I like to practice my “no grid day” on Sunday – it coincides well with the observation of the Sabbath.

2 Matt Jabs

Thanks Karyn, great ideas!

3 Kyle

Reducing standby power can definitely help you save. Chargers probably aren’t the big deal though. You want to flip off your TV’s, Cable boxes, and computer equipment by flipping the switch on the surge protectors. All of these devices stay on even though you think they are off so the only way to stop them from sucking power is to kill it at the source.

As far as heating if your house faces south or you have southern facing windows you should open the blinds during the day to allow the sun to help heat your home, as the sun starts to set you should close the blinds to better insulate your windows. If the bedrooms are unoccupied then shut the doors and close the vents so the heat the is redirected to rooms in your house that you actually occupy. If the rooms are occupied open the blinds during the day and keep the door closed to trap the heat, then close the blinds and continue to keep the doors closed to keep the heat in.

One thing to consider when keeping doors open or closed is the location of your thermostat. Mine is in the hall which isn’t heated so if you close all of the doors you are going to over heat all of the rooms before the hallway gets hot enough to tell the furnace to turn off.

4 Fred @ One Project Closer

There’s several more options that you should consider:

1) Keep curtains shut when sun isn’t coming through them, but open them when sun is (you get the advantage of radiant heat in the winter).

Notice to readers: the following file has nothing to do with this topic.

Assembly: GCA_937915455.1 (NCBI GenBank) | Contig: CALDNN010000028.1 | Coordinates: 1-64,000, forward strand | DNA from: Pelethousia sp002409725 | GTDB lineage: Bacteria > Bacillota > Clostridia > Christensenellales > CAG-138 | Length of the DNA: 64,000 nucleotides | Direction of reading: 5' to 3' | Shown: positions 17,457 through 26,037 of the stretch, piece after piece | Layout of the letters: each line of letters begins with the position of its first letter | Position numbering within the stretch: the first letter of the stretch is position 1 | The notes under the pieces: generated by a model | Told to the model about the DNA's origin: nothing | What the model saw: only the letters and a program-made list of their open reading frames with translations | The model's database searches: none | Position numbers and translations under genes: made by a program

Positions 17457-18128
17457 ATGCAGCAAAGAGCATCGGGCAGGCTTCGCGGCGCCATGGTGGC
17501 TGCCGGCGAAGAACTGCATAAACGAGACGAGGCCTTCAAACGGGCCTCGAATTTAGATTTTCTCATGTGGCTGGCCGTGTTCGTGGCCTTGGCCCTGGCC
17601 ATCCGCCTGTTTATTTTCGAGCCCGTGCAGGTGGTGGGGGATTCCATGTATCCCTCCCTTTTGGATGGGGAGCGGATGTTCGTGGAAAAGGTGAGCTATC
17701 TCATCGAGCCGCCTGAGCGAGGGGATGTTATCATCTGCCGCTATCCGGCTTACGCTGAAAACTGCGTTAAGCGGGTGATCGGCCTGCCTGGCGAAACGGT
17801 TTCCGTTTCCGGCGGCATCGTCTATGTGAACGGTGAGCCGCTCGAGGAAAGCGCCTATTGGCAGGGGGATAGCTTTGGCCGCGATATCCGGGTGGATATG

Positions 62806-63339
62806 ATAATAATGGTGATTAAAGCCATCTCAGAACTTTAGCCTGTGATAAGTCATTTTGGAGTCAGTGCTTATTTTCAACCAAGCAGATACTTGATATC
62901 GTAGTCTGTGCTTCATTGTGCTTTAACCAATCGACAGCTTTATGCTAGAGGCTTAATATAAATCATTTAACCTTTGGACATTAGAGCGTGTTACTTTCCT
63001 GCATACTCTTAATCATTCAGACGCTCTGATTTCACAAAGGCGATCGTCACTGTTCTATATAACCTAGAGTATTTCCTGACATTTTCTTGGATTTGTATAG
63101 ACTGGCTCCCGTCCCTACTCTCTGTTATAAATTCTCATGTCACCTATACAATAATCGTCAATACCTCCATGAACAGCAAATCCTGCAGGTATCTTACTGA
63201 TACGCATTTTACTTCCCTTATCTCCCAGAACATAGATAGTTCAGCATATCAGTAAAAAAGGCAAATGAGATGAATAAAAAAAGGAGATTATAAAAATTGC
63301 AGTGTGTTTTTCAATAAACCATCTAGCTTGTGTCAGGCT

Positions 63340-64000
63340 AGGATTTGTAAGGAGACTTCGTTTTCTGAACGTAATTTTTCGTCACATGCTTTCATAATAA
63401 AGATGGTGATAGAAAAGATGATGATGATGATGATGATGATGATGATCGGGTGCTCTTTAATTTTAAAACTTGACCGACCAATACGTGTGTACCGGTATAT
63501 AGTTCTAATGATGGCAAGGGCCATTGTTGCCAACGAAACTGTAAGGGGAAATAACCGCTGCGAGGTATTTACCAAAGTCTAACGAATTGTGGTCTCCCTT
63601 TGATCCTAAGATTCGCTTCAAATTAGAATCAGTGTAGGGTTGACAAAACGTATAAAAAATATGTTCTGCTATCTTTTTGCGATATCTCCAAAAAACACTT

2) Get a programmable thermostat. Make sure to find one that appropriately manages a 2-stage heat system for maximum efficiency. In an electric heat setup, you want to make sure your furnace comes on as little as possible while the heat pump does the heavy lifting. In order for this to work, you cannot raise the temperature in a “spike” (e.g. move the T-stat from 65 to 70 degrees all at once). Newer programmable thermostats allow you to set different heat times but will manage the system to try to use the heat pump as much as possible.

3) Increase the insulation in your home, especially in the attic. more than 40% of a home’s heat loss is through the attic. You can lay additional fiberglass batts, blow in cellulose, or even replace what you’ve got with something like closed cell foam. The fiberglass batts, in particular, as a very cost-effective solution. For an under-insulated space, they’ll pay for themselves in as little as 12 months.

4) Increase the weatherproofing on your doors and windows. Drafts are a killer for staying warm. If you have the luxury of an infrared thermometer (about 50 bucks at the big box), you can point it around your house to see where drafts are coming from.

5) Don’t use a fireplace unless you have a heatilator insert or something similar. Fireplaces move warm air from inside the house and send it up the chimney. The return in radiant heat from the fire does not make up for the lost energy that escapes with the smoke.

6. Make sure to insulate every space you can – this includes things like the rim joist in an unfinished basement (the place between the rafters), which is a notorious heat drain on a house.

7. Space heaters can be a good option, especially for a large home, as long as they are accompanied with an overall lower thermostat setting. Space heater efficiency is up-for-debate though, because the way they produce electricity is resistively, which, like the inside furnace in the basement, is less efficient than a heat pump.

Hope these tips help!

5 Nancy K

I just cooked my complete meal in my solar oven today. Pork shoulder loin and braised cabbage and carrots! It was delicious. Solar ovens/cookers are easy to make or can be purchased.

6 Financial Samurai

Honestly, I think the absolute BEST BEST way is to move to California, or better yet to Hawaii. 🙂 I’m not kidding. When I was in Hawaii last month for vacation, it was 68-70 at night with tradewinds blowing, and 74-77 during the day. Zero heating bill!